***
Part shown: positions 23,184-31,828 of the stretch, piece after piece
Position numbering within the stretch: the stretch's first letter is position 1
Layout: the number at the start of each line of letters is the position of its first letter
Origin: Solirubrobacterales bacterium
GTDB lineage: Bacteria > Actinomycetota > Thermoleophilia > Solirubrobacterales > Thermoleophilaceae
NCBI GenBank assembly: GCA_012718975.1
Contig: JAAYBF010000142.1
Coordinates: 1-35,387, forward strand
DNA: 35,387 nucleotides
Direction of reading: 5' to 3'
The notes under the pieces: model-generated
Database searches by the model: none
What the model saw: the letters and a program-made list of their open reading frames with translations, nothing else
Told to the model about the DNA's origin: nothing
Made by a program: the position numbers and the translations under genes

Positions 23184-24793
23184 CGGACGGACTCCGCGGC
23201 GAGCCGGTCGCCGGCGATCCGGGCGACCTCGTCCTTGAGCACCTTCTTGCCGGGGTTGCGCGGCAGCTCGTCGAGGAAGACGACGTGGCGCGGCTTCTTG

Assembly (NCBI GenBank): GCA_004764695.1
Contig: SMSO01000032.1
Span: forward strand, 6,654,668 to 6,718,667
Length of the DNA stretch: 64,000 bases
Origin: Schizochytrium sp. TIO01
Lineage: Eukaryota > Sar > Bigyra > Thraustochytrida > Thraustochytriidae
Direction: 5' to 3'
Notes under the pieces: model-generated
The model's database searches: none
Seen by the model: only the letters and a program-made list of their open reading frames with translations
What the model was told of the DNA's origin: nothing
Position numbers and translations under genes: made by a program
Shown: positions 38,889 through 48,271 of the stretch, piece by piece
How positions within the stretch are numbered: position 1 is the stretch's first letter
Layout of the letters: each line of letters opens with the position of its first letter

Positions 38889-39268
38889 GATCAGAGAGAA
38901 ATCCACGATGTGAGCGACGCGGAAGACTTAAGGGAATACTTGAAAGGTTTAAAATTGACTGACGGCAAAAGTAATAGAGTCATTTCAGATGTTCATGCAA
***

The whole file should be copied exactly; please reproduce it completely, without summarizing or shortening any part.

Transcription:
Part shown: positions 23,184-31,828 of the stretch, piece after piece
Position numbering within the stretch: the stretch's first letter is position 1
Layout: the number at the start of each line of letters is the position of its first letter
Origin: Solirubrobacterales bacterium
GTDB lineage: Bacteria > Actinomycetota > Thermoleophilia > Solirubrobacterales > Thermoleophilaceae
NCBI GenBank assembly: GCA_012718975.1
Contig: JAAYBF010000142.1
Coordinates: 1-35,387, forward strand
DNA: 35,387 nucleotides
Direction of reading: 5' to 3'
The notes under the pieces: model-generated
Database searches by the model: none
What the model saw: the letters and a program-made list of their open reading frames with translations, nothing else
Told to the model about the DNA's origin: nothing
Made by a program: the position numbers and the translations under genes

Positions 23184-24793
23184 CGGACGGACTCCGCGGC
23201 GAGCCGGTCGCCGGCGATCCGGGCGACCTCGTCCTTGAGCACCTTCTTGCCGGGGTTGCGCGGCAGCTCGTCGAGGAAGACGACGTGGCGCGGCTTCTTG

Assembly (NCBI GenBank): GCA_004764695.1
Contig: SMSO01000032.1
Span: forward strand, 6,654,668 to 6,718,667
Length of the DNA stretch: 64,000 bases
Origin: Schizochytrium sp. TIO01
Lineage: Eukaryota > Sar > Bigyra > Thraustochytrida > Thraustochytriidae
Direction: 5' to 3'
Notes under the pieces: model-generated
The model's database searches: none
Seen by the model: only the letters and a program-made list of their open reading frames with translations
What the model was told of the DNA's origin: nothing
Position numbers and translations under genes: made by a program
Shown: positions 38,889 through 48,271 of the stretch, piece by piece
How positions within the stretch are numbered: position 1 is the stretch's first letter
Layout of the letters: each line of letters opens with the position of its first letter

Positions 38889-39268
38889 GATCAGAGAGAA
38901 ATCCACGATGTGAGCGACGCGGAAGACTTAAGGGAATACTTGAAAGGTTTAAAATTGACTGACGGCAAAAGTAATAGAGTCATTTCAGATGTTCATGCAA